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Ministry of 'abrupt changes'

Dr Neelesh Gounder
Friday, January 12, 2018

IT certainly has been a tumultuous few years of policy making in education.

After the resignation of Dr Mahendra Reddy, many would have thought that abruptly announced changes from the Ministry of Education would be a thing of the past. However, it seems we might be mistaken.

Two recent issues highlight this and should raise questions on the commitment to consult key stakeholders on matters that affect the confidence of the whole education system. It is well known that sudden changes to workplace conditions without consultations are not favourable for industrial relations. These do not encourage a culture of mutual understanding and trust.

First, in the latter half of December 2017, the Ministry of Education sent a memorandum directing teachers to report for duties on Wednesday January 10, 2018. Both the teacher unions raised concerns that teachers were not notified of this before the closure of the 2017 school year.

There are teachers who were given approval to travel abroad with the assumption that schools would officially open on January 15 for teachers. As a result, there are teachers who have had to change holiday and family plans which can mean incurring additional costs and carrying unnecessary burden.

Second, new and practising teachers were caught off guard when the Ministry of Education announced an entry test which will be compulsory for new and some existing teachers. There is nothing wrong with a test like this and Ministry of Education has the authority to set its criteria for employing teachers.

Mandatory English language proficiency testing for all teachers regardless of their teaching subjects is already in existence in many countries.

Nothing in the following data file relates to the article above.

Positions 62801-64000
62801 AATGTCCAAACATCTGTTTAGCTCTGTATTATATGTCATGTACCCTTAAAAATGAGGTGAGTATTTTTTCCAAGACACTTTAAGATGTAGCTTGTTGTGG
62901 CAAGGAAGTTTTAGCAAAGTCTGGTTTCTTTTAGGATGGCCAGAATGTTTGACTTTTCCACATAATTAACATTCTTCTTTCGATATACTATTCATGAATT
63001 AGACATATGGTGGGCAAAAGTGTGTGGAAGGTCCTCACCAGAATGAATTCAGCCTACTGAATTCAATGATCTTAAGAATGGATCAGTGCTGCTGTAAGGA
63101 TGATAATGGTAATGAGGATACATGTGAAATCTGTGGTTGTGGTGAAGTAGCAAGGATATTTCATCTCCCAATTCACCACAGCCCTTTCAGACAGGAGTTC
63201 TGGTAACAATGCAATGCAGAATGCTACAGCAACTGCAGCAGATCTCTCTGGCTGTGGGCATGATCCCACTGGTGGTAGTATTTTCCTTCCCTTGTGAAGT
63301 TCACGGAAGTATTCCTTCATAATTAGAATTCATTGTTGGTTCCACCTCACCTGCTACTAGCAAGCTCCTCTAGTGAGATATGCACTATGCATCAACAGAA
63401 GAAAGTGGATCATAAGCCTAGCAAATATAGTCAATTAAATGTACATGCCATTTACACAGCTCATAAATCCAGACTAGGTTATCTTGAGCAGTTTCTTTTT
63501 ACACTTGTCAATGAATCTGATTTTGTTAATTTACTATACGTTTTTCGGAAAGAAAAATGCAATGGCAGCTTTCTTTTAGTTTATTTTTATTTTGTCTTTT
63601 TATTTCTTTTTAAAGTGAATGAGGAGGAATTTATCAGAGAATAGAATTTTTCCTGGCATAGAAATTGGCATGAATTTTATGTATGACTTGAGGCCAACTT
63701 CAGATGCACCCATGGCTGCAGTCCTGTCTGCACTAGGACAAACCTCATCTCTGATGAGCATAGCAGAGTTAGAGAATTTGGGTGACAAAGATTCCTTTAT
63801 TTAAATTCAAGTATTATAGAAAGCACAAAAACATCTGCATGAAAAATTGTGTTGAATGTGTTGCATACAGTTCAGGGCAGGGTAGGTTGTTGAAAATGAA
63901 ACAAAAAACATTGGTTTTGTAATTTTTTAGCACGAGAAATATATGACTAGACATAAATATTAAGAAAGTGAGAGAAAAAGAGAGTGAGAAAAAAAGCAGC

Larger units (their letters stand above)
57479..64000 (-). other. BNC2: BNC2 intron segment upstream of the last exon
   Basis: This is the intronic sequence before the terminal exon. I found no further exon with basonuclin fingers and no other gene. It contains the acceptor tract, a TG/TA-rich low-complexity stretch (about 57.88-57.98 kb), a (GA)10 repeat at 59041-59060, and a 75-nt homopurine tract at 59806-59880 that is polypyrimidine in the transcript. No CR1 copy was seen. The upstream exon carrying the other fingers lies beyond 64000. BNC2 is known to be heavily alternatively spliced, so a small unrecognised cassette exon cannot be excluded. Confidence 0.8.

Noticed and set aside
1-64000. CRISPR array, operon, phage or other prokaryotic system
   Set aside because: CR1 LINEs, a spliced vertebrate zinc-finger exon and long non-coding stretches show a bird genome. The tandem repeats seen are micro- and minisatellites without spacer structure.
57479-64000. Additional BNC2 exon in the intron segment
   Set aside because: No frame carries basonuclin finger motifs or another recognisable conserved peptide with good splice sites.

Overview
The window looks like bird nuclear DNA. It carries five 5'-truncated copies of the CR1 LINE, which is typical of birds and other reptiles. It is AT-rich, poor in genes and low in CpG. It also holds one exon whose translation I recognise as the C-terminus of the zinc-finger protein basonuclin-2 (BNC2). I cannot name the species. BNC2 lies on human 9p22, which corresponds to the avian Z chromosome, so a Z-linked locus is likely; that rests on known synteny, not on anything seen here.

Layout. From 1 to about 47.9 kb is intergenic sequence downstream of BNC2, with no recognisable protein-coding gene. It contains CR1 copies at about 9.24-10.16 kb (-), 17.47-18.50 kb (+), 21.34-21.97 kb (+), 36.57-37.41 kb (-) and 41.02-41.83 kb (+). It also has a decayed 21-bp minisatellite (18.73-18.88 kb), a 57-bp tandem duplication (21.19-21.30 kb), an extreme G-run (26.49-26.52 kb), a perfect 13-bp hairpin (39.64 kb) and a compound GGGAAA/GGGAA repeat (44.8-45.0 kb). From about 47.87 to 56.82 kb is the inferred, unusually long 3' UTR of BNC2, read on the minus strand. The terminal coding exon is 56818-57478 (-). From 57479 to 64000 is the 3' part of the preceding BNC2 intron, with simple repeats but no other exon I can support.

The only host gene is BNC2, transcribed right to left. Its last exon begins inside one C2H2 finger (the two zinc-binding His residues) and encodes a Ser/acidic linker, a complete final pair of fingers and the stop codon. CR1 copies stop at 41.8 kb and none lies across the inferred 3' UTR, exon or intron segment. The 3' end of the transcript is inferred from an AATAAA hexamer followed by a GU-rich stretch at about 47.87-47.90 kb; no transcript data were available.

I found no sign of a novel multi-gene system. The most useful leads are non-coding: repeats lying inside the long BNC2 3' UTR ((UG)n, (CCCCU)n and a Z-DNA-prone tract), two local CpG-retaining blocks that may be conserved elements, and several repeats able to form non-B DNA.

However, imperfectly communicated, rushed and blurred policy tweaks and reforms will quickly start to show the underlying fault lines. When this happens, it can essentially have the impact of destroying a good idea with good intentions. It can also muddy robust discussions around the idea. This is what seems to be emerging in this case.

The test, according to an advertisement published in one the daily newspapers, consisted of two parts - an English proficiency test and a specific work test.

Then the media reported that 50 per cent of university graduates seeking to be teachers have failed the English proficiency test. There is, however, no mention of the specific work test results.

This raises several questions. What does a pass mean? How is the test result reported? Is the test only to assess English language skills? Or, will the test be used to identify teachers training needs? If so, how will the test results make up each teachers' profile of language proficiency?

It has also been said that serving teachers face the possibility of losing their jobs if they will continue to fail the English proficiency test.

It was also reported that if teachers fail the test after the second attempt, they have to find another job. It is therefore interesting that this argument, by implication, could mean that graduates with a degree in education might need to forget about a career in teaching. If the test is a standardised entry test, then a candidate should be allowed to retake until one shows a level of proficiency desired.

It is apparent that the roll out of this test has raised several issues from teachers and the public. The public pronouncement, whether intentional or not, has exposed a large group of new graduates to a certain degree of mediocre undertone. Further questions might be raised by the public and parents if the rest of the 50 per cent pass in the second attempt, a week later.

The bigger discourse emerging from these and previous reforms is clear. Reforms in education are not an end in itself. It must be clearly communicated to those directly impacted, should be transparent and lead to improvements in the quality of the teaching and learning process.

A good quality education system has important implications towards future economic and social benefits, both at the individual level and national level.

After a tumultuous few years of policy making in education, it is perhaps time to actually pause, think and see what it is we really want from our education system.

* These are the views of Dr Neelesh Gounder, and not of The Fiji Times or of USP where he works. He tweets at @GounderNeelesh.

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